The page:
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We are all paranoid, so a NON-PARTISAN fact-checking group should be established and set up rules that will be followed by all candidates from major and minor parties.

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100% Truth is unlikely since some positions are simply matters of perspective. A good example here is the difference between pro- and anti-abortion. Each side will argue that their position is correct. However, if one side argues that abortion is increasing in the U.S., while statistics say it is decreasing, then a flag could be thrown.

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In addition, we will have some issues concerning which we can't measure the accuracy or truth index. Climate change may fall into this area. A truth index may deflect arguments about the accuracy of climate change toward the reality of states having to cope with rising coastal waters, loss of wetlands, increased floods, etc.

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A Scrooge McNutt may revel in his billions and back a candidate who has a truth index of 10%. He may get the candidate of his choice to use fiery but reckless rhetoric.

 “Never in the history of our country have we seen such tyranny and injustice!” That doesn’t jibe with what occurred before, during, and after the Civil War.

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Let's say that we will NOT respect nor acknowledge a candidate who is lying more than, say, 20-30% of the time. That doesn’t set the bar very high, but it allows wiggle room for matters that may be simply individuals’ opinions.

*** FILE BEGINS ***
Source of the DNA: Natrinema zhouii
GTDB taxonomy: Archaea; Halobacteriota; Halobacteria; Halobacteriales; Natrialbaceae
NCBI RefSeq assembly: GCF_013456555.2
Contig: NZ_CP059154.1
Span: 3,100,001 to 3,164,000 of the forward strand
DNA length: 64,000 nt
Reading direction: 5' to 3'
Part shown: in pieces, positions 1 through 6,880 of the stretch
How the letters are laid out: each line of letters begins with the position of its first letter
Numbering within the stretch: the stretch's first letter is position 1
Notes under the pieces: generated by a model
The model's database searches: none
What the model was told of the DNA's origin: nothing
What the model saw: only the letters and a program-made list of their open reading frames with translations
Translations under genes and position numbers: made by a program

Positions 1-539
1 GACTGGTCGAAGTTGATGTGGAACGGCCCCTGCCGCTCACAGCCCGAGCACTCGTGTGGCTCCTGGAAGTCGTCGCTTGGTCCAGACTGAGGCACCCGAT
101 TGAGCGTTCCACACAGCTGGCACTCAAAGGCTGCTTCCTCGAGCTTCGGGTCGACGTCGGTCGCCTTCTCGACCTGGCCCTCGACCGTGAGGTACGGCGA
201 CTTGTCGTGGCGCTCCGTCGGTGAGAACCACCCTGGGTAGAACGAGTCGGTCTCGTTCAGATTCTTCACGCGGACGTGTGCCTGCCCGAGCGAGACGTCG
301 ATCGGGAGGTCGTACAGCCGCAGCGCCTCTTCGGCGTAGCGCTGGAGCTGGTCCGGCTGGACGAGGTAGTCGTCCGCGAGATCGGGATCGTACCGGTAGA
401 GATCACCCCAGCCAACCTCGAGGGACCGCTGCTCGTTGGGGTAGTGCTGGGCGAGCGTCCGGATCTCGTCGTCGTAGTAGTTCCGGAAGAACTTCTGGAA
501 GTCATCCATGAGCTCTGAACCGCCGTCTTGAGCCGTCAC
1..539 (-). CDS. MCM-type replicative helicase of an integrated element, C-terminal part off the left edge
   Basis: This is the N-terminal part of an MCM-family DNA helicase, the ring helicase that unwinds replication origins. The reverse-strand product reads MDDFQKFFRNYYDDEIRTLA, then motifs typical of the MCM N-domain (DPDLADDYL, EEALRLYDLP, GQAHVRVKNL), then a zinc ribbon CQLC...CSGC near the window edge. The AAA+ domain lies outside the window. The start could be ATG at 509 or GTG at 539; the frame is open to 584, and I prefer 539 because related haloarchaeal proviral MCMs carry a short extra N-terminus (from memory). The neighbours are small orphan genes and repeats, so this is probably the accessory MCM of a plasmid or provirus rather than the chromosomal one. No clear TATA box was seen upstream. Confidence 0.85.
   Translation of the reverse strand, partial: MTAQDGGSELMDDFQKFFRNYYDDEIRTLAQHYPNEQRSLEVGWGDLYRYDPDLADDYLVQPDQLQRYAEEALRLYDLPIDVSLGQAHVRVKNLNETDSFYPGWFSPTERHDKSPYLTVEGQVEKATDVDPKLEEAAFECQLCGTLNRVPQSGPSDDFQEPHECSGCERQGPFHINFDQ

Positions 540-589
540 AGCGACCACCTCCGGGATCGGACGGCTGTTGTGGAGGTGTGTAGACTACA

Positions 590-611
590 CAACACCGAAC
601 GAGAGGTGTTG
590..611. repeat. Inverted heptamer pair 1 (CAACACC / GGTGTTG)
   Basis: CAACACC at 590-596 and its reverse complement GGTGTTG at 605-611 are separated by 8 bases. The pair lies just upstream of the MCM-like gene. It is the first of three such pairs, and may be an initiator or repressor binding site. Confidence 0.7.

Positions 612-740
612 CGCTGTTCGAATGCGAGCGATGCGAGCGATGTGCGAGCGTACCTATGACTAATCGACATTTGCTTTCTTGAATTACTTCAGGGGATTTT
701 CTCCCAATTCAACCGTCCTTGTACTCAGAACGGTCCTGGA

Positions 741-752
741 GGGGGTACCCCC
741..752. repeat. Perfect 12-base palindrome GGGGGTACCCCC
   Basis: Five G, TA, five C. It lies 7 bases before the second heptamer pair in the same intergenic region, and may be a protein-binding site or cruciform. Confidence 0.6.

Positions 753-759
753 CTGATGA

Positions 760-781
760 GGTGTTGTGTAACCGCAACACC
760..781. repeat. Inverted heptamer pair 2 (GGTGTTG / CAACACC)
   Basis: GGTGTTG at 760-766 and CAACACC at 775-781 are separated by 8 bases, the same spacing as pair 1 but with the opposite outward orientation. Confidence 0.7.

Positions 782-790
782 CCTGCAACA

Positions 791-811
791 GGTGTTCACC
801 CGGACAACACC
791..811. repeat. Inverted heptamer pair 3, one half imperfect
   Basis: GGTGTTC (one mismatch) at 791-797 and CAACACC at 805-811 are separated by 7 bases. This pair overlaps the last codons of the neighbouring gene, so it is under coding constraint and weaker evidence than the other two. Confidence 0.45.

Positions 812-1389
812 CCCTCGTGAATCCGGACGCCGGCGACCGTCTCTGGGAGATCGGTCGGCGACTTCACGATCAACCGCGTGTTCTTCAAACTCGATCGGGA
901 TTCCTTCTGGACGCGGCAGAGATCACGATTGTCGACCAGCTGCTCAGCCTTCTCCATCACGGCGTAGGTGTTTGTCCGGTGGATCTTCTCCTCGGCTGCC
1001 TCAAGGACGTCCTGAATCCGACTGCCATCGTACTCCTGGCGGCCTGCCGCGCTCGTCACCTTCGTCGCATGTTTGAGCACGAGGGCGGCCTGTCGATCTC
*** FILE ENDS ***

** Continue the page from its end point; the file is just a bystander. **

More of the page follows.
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If a candidate has a truth index of 50-60%, then he or she is penalized. It won't matter if Scrooge McNutt is backing him to the hilt. The parties could be encouraged to deny him or her funds for any campaigns. If the parties refuse to do so, then the candidates certainly could be ruled ineligible to participate in any debates between the major party candidates.

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The truth index might result in, say, only two individuals on the stage for a party debate. Lincoln and Douglas, and JFK and Nixon, proved that two candidates can provide a fine debate. To cut out the childish interruptions that we are seeing too much of, the debate organizers might borrow an approach from the Golden Age of Quiz Shows. Candidate A is in his or her isolation chamber and speaks for two minutes on a topic. The mike is then turned off, and Candidate B gets to speak uninterrupted for two minutes from inside an isolation chamber.

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For the final debates before the November election, candidates from the minor parties would fill out the debate platform. It shouldn’t matter that they had support from only three to eight percent of the electorate. If their Truth Index were high enough, it would entitle them to a podium on the stage.

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Will the suggestions work?

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Of course not.


What will happen then?


For starters, pieces like this will be written asking what rough beast, its hour come around at last, creeps toward Washington to be born.